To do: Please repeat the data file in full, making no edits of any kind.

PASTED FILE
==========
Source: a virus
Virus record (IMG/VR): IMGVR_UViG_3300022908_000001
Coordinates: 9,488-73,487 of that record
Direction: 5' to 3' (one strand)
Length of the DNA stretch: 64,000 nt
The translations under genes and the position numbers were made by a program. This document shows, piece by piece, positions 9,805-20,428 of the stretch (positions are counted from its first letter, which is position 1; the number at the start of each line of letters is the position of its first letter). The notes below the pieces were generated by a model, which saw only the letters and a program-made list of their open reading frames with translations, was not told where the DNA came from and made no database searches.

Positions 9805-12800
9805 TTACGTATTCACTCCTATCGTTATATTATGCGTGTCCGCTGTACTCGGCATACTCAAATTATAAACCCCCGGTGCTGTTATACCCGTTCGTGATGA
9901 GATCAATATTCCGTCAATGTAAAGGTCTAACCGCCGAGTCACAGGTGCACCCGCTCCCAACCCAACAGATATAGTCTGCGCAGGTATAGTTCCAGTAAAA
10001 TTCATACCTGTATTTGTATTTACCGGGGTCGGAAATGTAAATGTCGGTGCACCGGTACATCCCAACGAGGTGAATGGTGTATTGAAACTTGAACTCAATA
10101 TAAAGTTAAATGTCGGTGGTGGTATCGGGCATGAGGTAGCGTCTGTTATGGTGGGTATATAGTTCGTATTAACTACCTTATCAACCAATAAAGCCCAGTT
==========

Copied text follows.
Source: a virus
Virus record (IMG/VR): IMGVR_UViG_3300022908_000001
Coordinates: 9,488-73,487 of that record
Direction: 5' to 3' (one strand)
Length of the DNA stretch: 64,000 nt
The translations under genes and the position numbers were made by a program. This document shows, piece by piece, positions 9,805-20,428 of the stretch (positions are counted from its first letter, which is position 1; the number at the start of each line of letters is the position of its first letter). The notes below the pieces were generated by a model, which saw only the letters and a program-made list of their open reading frames with translations, was not told where the DNA came from and made no database searches.

Positions 9805-12800
9805 TTACGTATTCACTCCTATCGTTATATTATGCGTGTCCGCTGTACTCGGCATACTCAAATTATAAACCCCCGGTGCTGTTATACCCGTTCGTGATGA
9901 GATCAATATTCCGTCAATGTAAAGGTCTAACCGCCGAGTCACAGGTGCACCCGCTCCCAACCCAACAGATATAGTCTGCGCAGGTATAGTTCCAGTAAAA
10001 TTCATACCTGTATTTGTATTTACCGGGGTCGGAAATGTAAATGTCGGTGCACCGGTACATCCCAACGAGGTGAATGGTGTATTGAAACTTGAACTCAATA
10101 TAAAGTTAAATGTCGGTGGTGGTATCGGGCATGAGGTAGCGTCTGTTATGGTGGGTATATAGTTCGTATTAACTACCTTATCAACCAATAAAGCCCAGTT